Chopping Wood at Pete’s

By Maija Niemisto

Clearwater’s winter crew spent a warm sunny day up at the Seeger’s last week helping Pete with his woodpile. In exchange for a few good stories, a couple work songs and some delicious soup we felled a few old dead trees, bucked up the wood, and hauled the logs up to the house. 

Pete pointed out the old stonewall in the woods that separated the potato farm from where sheep grazed over a hundred years ago. A few maple taps were in sight as we tramped through the waist-deep snow on the mountainside over looking the Hudson.

With sailor’s ingenuity, a rope and a borrowed saw, Captain Nick led his enthusiastic crew in a yelp, “she’s coming down,” as the first gnarley old ash tree lay down in the snow.  Another thick ash obscured by vines was dubbed “Fern Gulley” by our team of apprentices and left to stand for another year.  Cries of, “2 – 6 … Heave!,” usually heard on the decks of tallships as sails are hoisted, rang out through the woods as we carefully guided the fourth and final dead tree away from the power lines.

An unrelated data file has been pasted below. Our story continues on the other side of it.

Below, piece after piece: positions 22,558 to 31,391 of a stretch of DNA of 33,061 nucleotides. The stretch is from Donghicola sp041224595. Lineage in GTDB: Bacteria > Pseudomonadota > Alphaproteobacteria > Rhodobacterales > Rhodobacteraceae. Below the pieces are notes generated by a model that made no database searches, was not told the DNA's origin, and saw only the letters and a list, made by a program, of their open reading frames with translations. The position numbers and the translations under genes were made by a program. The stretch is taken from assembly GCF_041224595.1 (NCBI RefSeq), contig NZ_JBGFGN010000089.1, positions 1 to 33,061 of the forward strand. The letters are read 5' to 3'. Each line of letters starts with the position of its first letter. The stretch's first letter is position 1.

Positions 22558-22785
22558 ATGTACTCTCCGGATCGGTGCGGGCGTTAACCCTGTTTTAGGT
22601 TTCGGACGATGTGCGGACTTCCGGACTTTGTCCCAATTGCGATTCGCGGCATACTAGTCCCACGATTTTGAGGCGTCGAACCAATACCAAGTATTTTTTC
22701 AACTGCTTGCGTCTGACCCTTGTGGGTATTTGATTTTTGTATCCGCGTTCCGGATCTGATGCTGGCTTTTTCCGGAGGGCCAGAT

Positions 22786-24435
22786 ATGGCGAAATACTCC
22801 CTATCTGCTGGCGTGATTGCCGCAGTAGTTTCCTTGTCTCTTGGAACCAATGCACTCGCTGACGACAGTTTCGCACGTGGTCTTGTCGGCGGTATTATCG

Up and down the muddy road the crew hauled loads of thick logs to pile next to the Seeger’s house for chopping. With an excited twinkle in his eye, Pete asked us not to chop up the logs. “It’s good exercise for me,” he said. 

At the end of a satisfying day, the crew piled into the rumbly old pick-up truck and waved goodbye to our founder. Looking at a woodpile of logs to be split, Pete thanked us. You could see his excitement as he imagined the hours of ax swinging to the rhythm of a familiar song awaiting him.

This entry was posted in Educator Blog and tagged . Bookmark the permalink.